Shon Gables

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34 News Anchor – CBS 2 News This Morning, New York City

The life of Shon Gables may appear glamorous, but the CBS 2 morning news anchor’s climb to the top was everything but. Gables, 34, overcame poverty, divorce and the challenges of single parenting to become a respected journalist in the largest news market in the country.

Gables grew up in Oklahoma, the sixth of seven children, to a mother with a fifth-grade education. She took on menial jobs at a young age, but was often discouraged in her ambitions by those with a defeatist attitude. Encouragement came from her sixth-grade teacher, Lanee Mahoney, who saw Gables’ passion for reading and writing. Mahoney later became her high school counselor, mentor and godmother to her son, Ryan.

Gables received a scholarship to study broadcast journalism at the University of Oklahoma, but lost it through carelessness. To pay for school, she joined the Army Reserves, competed in beauty pageants and worked as an extra for Soul Train. Upon graduating she married her college sweetheart, moved to New York and had a son. When the marriage abruptly ended, she returned to Oklahoma to a minimum wage job and deplorable living conditions. Gables eventually landed a job with a radio station job. The experience was overwhelming, but it opened the doors that led to New York.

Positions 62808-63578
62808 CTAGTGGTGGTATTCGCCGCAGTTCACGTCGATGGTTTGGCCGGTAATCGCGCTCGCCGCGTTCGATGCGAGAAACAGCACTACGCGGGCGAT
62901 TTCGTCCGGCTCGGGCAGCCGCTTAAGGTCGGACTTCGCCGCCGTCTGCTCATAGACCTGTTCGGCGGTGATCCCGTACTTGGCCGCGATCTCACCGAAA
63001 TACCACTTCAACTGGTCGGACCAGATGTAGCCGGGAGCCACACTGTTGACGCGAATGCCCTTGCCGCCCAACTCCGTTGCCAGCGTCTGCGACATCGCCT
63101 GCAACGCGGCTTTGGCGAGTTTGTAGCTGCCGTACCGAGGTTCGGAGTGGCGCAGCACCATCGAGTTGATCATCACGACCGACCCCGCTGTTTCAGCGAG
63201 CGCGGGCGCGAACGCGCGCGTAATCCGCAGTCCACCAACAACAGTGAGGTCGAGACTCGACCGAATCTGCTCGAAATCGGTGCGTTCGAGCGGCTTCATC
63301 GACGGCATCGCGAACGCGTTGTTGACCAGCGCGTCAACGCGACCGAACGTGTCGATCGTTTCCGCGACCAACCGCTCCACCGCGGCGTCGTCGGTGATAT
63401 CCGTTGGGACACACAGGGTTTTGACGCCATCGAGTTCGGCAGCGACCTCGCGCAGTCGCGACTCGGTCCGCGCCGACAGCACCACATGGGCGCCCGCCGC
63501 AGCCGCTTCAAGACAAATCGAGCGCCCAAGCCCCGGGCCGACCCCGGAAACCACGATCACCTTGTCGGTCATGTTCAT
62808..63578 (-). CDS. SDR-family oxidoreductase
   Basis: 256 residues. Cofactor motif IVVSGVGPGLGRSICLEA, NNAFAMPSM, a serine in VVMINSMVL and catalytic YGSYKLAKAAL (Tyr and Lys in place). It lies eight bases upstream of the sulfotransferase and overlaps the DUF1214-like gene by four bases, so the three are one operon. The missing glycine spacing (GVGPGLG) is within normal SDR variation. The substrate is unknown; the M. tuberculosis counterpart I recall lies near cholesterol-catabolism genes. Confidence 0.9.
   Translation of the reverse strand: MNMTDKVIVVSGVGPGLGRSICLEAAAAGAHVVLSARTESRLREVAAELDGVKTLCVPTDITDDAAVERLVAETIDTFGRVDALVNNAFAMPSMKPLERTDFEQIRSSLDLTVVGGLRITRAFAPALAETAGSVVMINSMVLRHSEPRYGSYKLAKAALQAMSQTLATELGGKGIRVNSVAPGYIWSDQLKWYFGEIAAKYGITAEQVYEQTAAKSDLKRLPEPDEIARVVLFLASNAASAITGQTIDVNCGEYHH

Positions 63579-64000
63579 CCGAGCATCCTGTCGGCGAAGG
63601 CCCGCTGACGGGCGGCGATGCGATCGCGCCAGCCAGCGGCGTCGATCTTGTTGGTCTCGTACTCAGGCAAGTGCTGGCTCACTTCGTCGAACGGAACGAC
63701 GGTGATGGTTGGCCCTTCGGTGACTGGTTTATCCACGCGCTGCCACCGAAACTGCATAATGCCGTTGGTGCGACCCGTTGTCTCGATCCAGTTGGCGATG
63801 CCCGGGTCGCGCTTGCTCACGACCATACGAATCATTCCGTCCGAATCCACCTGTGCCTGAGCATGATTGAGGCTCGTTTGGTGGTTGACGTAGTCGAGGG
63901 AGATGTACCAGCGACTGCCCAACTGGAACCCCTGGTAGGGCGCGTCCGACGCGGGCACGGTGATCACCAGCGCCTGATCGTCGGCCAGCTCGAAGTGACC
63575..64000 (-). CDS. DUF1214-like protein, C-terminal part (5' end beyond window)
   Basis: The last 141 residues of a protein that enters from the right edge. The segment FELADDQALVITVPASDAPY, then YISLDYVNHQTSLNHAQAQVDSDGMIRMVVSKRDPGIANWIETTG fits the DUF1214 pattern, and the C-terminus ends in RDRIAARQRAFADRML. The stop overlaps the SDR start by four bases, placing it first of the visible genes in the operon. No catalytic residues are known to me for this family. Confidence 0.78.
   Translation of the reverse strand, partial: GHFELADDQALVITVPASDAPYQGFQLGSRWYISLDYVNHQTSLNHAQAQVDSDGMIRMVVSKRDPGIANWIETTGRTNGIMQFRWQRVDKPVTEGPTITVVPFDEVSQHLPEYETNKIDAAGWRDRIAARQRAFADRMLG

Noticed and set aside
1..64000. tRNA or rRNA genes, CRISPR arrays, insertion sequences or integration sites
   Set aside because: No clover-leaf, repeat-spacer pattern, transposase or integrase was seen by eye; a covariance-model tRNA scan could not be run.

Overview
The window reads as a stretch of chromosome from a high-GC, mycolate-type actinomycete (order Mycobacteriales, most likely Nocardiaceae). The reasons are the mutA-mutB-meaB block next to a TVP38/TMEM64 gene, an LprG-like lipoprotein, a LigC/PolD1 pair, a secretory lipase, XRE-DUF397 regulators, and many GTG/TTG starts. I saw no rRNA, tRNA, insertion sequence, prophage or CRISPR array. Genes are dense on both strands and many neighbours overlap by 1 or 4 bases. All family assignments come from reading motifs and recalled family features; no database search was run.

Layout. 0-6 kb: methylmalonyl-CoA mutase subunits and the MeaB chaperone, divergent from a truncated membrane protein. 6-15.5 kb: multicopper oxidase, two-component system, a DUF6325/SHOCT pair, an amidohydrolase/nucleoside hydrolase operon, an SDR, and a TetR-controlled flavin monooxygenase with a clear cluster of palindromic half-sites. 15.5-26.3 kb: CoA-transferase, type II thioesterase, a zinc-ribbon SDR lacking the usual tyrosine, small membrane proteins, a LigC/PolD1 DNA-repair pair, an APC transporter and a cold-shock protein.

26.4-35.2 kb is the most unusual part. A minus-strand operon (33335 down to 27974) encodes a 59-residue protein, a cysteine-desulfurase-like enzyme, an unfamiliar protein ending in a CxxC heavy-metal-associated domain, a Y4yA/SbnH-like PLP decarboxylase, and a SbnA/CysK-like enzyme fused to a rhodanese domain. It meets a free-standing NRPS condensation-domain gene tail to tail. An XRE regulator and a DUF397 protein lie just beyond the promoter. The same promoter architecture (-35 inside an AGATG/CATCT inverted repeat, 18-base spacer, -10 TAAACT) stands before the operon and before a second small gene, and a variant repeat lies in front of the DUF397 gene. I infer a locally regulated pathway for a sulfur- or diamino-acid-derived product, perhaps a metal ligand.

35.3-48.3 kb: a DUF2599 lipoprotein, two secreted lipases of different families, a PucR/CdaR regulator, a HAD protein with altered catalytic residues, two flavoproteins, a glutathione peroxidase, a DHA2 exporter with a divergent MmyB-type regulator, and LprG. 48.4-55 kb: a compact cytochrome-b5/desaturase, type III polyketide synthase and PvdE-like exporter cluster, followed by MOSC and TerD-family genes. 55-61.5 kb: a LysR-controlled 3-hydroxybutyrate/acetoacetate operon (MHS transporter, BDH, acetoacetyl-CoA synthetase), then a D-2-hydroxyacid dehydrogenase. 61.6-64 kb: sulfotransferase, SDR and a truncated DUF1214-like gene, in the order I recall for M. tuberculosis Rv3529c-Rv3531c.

Gables began her broadcast career at KVSP Radio in Oklahoma City as news director and host. She later became associate producer at KWTV, an Oklahoma City television station. Her first on-air assignment was for KWCH, the CBS television affiliate in Wichita, Kan. She moved on to morning news anchor-general assignment reporter at WDIV-TV Detroit, then to New York.

Gables now has an optimistic attitude that she shares with others. “Anyone can be what they want to be, just don’t give up. It doesn’t mater where you came from but where you are going.”

Gables is a board member of Eagle Academy for young men in the Bronx, N.Y., and an honorary member of the Sarcoma Foundation of America, which seeks to help victims of this cancer through research and education.